What can the city do to weigh in on $10 a-day child care?

If elected as City Councillor, I will push for the City to explore tax incentives that would encourage developers to include child care spaces in or near the workplace.

A major priority of business in Edmonton, something I support, is making childcare affordable and accessible to everyone who needs it. It’s right there in the comprehensive policy paper from the Edmonton Chamber of Commerce, Forging our Future.

It’s in the document’s recommendations to Prioritize an Inclusive Recovery for All -- “improve the affordability of and improve access to childcare.” 

Outgoing chamber president and CEO Janet Riopel reacted to the April 19 federal budget congratulating the government on the move to bring in a $10-a-day daycare saying post-pandemic is the right time to invest in children and housing.

But will this go anywhere?

Province luke-warm to proposal

In the days after, Premier Jason Kenney in question period, as well as Finance Minister Travis Toews and Children’s Services Minister Rebecca Schulz had reservations, wondering if it’ll be an institutionalized program. Premier Jason Kenney chimed after receiving criticism from the Alberta NDP; he doesn’t want to see “9-5, cookie-cutter, union run, government care.”

Toews added that child care is essential in these economic times, however  “any child care agreement between Alberta and Ottawa must respect the diverse needs of children and the fundamental principle of parental choice in child care options."

The Alberta Legislature is where this battle will be played out.

Role for municipalities is limited

Earlier in the campaign I met with the Official Opposition Critic for Children’s Services, Rakhi Pancholi as well as members from the Edmonton Council on Early Learning and Care.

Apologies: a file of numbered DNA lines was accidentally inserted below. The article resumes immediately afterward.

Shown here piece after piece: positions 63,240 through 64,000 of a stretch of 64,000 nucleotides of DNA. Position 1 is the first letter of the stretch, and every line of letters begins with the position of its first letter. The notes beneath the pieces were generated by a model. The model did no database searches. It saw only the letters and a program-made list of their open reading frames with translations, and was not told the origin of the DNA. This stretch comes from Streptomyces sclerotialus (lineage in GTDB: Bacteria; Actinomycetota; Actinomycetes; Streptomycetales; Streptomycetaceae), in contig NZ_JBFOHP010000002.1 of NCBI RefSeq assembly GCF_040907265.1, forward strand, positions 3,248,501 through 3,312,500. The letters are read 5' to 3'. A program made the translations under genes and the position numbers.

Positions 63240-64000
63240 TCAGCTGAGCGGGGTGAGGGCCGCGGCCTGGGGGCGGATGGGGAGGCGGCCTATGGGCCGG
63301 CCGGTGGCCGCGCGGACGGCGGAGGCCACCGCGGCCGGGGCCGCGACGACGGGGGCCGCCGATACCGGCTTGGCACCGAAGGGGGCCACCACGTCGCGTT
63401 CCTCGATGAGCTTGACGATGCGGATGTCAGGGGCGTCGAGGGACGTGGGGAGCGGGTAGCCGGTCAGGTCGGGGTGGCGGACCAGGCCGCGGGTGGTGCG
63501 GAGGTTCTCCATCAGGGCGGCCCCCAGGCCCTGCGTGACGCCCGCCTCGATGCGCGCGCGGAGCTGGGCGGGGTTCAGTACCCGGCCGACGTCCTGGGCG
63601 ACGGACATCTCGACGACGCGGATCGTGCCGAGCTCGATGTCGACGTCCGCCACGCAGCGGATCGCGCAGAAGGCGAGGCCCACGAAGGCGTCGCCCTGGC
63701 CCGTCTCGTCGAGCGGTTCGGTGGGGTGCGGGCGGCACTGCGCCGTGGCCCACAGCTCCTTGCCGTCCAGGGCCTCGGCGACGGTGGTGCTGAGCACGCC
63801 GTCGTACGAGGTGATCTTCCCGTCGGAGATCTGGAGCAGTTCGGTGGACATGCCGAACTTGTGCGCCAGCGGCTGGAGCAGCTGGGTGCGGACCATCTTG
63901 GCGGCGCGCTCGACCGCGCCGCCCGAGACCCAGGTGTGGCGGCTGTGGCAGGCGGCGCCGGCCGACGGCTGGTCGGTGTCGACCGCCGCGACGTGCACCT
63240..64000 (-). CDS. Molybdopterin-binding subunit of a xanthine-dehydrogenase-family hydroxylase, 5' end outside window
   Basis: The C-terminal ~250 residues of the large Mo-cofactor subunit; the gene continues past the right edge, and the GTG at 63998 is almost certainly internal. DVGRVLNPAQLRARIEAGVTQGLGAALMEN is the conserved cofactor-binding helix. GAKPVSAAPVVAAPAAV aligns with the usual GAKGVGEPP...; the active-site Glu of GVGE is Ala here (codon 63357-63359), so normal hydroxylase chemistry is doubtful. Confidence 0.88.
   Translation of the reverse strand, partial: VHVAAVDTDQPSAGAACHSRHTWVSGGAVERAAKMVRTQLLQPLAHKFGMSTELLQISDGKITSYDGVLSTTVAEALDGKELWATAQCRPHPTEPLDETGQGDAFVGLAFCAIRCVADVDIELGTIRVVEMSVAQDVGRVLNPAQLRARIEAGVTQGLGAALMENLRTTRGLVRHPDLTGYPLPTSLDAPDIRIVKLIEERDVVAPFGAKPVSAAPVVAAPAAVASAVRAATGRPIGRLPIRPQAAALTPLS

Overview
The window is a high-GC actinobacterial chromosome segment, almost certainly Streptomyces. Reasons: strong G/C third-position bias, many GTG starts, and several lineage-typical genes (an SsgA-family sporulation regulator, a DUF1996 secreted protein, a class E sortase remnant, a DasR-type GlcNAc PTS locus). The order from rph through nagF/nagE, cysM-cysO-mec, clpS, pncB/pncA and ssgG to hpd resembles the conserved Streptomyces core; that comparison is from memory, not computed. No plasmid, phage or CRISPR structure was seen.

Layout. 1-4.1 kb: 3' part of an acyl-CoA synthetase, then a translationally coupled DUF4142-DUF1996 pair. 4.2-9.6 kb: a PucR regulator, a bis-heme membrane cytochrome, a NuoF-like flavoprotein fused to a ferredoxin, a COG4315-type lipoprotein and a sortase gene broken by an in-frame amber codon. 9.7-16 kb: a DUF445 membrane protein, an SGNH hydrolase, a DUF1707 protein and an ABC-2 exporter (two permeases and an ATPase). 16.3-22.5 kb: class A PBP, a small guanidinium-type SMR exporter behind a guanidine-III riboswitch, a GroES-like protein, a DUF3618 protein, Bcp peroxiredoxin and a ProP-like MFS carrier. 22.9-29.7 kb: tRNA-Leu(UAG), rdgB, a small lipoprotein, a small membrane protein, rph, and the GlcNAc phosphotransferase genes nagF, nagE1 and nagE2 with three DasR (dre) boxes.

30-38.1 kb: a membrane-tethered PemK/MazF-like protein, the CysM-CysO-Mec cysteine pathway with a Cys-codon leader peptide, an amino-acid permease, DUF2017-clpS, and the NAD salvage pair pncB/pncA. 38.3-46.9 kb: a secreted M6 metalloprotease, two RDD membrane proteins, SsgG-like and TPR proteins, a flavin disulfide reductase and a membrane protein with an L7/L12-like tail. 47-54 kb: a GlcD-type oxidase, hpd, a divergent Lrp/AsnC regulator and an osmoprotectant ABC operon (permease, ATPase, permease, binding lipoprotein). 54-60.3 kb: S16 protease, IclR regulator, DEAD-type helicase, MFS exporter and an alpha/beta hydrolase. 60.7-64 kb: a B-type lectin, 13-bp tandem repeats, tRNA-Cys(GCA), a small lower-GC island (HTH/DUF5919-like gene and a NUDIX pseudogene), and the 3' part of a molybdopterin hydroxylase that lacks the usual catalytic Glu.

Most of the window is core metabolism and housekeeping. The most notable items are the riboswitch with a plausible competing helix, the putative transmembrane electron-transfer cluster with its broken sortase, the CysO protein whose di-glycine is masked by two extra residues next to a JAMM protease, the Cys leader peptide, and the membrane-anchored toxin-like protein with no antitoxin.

We do know, based on what was reported on Global National’s coverage of the 2021 budget, when comparing costs across the country, Edmonton fits in the middle averaging $44 a day per child.

The unfortunate news is there is a very limited role a city can play. There’s little that can be done to subsidize the much needed child care spaces. Besides, no one is calling for that. There is an agreement to be negotiated between the provinces and the feds. They can duke it out.

It wasn't that long ago the city, working with members of the Amalgamated Transit Union were going to include a daycare in the new garage in north Edmonton. That much desired amenity however was cut because of budget constraints.

However, it’s my intention to play what little role I can to improve this important situation to increase spaces.  Work can be done on that file, coordinating with End Poverty Edmonton.


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Scott Johnston for Edmonton City Council